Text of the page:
Twin Peaks Massacre: City of Waco, McLennan County, and Abel Reyna ask U.S. Supreme Court to review reinstatement of lawsuits filed by bikers
WACO, Texas (KWTX) - The city of Waco, McLennan County, former District Attorney Abel Reyna and other remaining defendants in lawsuits filed by bikers arrested after the deadly 2015 Twin Peaks shootout are asking the U.S. Supreme Court to review a recent decision by a federal appeals court.
A three-judge panel of the 5th U.S. Circuit Court of Appeals in April reinstated - at least temporarily – the lawsuits of about 90 bikers whose civil rights cases were dismissed last year by U.S. District Judge Alan Albright of Waco.
The federal appeals court panel reversed an Albright ruling that held a grand jury’s indictment of the 90 bikers “served to break the chain of causation” for their false arrest claims and sent the cases back to Albright for further action in the wake of the court’s ruling.
Waco City Attorney Jennifer Richie said, “We disagree with the 5th Circuit’s recent decision in the Twin Peaks cases and are asking the U.S. Supreme Court to review parts of the ruling.”
The 5th Circuit opinion put the civil rights cases of about 90 bikers back in play and instructs Albright to determine if each defendant has alleged adequate claims that they were falsely arrested after the melee that left nine dead and 20 injured. The ruling did not affect the pending cases of about 34 bikers who were not indicted.
Attorneys for the bikers challenged the validity of the arrest warrant affidavits, claiming the 192 bikers arrested were charged in identical, “cookie-cutter” documents with engaging in organized criminal activity that did not take each biker’s actions or individual culpabilities into account. The bikers all were jailed under $1 million bonds, including some bikers who were just getting off their bikes when the brawl started and some who hadn’t even pulled into the parking lot.
Dallas attorneys Tom Brandt, who represents McLennan County and former DA Reyna, and Don Tittle, who represents the majority of the bikers, both said the U.S. Supreme Court only agrees to hear about 1% to 3% of the cases filed with the nation’s highest court.
Brandt said the court could notify the parties in coming weeks about whether it will accept the case or not.
“Whether they agree to accept it is above my pay grade,” Brandt said. “But I do believe we have produced a cogent argument for the Supreme Court to look at. The 5th Circuit’s decision deviates from a longstanding rule that the Supreme Court has upheld. So we think grand jury indictments are final determinations of probable cause and the court has said that in the past in no uncertain terms and we hope they will take the case.”
Tittle noted that the civil cases have been pending more than seven years and said his clients’ patience levels are running low.
“Lately, the wheels of justice have sort of ground to a halt on these cases,” Tittle said. “What do they say? Justice delayed is justice denied, and I’m sure some of my clients are starting to feel that way. Hopefully, the court will rule soon and we can get the wheels moving again.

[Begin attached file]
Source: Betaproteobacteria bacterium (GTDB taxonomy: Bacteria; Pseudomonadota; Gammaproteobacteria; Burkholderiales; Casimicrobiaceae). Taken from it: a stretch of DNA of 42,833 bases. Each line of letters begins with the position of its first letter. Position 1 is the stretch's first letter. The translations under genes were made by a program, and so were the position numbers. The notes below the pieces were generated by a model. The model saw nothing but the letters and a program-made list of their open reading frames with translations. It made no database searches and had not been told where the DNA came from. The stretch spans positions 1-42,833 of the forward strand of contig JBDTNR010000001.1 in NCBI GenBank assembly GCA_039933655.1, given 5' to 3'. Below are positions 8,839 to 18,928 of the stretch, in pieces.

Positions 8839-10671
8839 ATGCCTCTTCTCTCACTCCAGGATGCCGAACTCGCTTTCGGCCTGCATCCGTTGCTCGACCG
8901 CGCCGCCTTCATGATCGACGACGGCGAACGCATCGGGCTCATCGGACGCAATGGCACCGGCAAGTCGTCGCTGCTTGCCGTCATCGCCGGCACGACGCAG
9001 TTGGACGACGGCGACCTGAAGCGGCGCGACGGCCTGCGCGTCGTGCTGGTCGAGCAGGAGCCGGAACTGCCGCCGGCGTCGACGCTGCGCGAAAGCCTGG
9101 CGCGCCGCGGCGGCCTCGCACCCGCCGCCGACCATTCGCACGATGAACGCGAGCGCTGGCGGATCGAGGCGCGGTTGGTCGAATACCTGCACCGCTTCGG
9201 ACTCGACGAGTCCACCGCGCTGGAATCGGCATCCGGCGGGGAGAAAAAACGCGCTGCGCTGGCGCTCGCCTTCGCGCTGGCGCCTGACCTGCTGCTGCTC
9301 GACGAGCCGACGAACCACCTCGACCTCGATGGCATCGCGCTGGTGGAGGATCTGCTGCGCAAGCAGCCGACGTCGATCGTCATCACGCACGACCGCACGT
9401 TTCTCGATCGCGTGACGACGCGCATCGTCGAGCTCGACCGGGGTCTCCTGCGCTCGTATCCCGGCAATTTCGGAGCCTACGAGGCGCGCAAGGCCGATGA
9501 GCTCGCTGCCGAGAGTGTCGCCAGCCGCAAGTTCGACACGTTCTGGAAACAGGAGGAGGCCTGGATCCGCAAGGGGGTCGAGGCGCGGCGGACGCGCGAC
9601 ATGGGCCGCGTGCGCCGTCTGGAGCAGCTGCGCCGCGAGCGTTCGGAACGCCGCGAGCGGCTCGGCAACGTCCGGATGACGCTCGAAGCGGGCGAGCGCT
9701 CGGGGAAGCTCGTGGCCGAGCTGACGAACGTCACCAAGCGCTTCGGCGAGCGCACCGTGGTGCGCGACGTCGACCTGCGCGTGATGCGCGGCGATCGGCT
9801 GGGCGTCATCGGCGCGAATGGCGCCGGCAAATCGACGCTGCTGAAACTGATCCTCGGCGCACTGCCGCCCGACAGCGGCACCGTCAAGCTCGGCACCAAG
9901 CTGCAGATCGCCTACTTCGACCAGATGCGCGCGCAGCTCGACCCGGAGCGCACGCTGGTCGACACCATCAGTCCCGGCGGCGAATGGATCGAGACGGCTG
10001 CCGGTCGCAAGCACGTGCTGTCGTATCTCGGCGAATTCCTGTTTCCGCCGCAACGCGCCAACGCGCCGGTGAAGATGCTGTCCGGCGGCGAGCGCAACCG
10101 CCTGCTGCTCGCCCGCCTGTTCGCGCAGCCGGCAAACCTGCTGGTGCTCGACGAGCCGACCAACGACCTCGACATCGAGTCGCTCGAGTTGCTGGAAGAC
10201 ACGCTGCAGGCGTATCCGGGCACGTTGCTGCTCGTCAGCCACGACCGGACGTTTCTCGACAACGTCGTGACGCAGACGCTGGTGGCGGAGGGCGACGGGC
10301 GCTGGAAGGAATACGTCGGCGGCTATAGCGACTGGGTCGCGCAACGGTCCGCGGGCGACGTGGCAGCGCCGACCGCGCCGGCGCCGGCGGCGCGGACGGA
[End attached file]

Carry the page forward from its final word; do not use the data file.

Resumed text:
“If the court goes with what the city and county are claiming, it would be the end of all these cases and every other false arrest case in the country. It would completely do away with the idea that someone could bring a lawsuit for civil rights violations,” Tittle said.
Of the 192 arrested, 155 were indicted. Those cases, which flooded the dockets of the county’s two felony courts, resulted in only one trial, which ended in a hung jury and a mistrial. The remaining cases eventually were dismissed by Reyna, before he left office, and current lame duck DA Barry Johnson.
The bikers’ lawsuits claim they were falsely arrested without probable cause and that the grand jury could not have received a thorough presentation of the facts of the shootout because they allege it took an average of mere minutes to approve an indictment in each of the 155 cases. They also allege the grand jury was not shown video footage of the clash between the Bandidos and the Cossacks and their support groups that could have cleared many of wrongdoing.
The 5th Circuit’s ruling said that by dismissing the suits of the indicted bikers, Albright did so through “a legal erroneous application” of the independent intermediary doctrine. The doctrine, as interpreted by the 5th Circuit, states that even if an officer makes a false arrest and violates the detainee’s Fourth Amendment rights, the officer will not be liable if the facts supporting the arrest are put before an impartial intermediary, such as a magistrate or a grand jury, and the intermediary finds probable cause.
“Because the district court concluded that the independent intermediary doctrine applied, it did not discuss the merits of the plaintiffs’ false arrest claims,” the opinion states. “But the nature of the plaintiffs’ false arrest claims is relevant to our inquiry here because they argue, in essence, that the independent intermediary doctrine should not apply to the grand jury’s indictment because the grand jury was misled in the very same way as the magistrate who issued the arrest warrants.”
The initial lawsuits named the city of Waco; McLennan County; former Waco Police Chief Brent Stroman, Assistant Police Chief Robert Lanning, Waco police officers Manuel Chavez, Jeff Rogers and Patrick Swanton; former DA Reyna; and Department of Public Safety agents Steven Schwartz and Christopher Frost as defendants.
Previous pretrial rulings have dismissed all defendants except the city of Waco, the county, Chavez, Rogers and Reyna.
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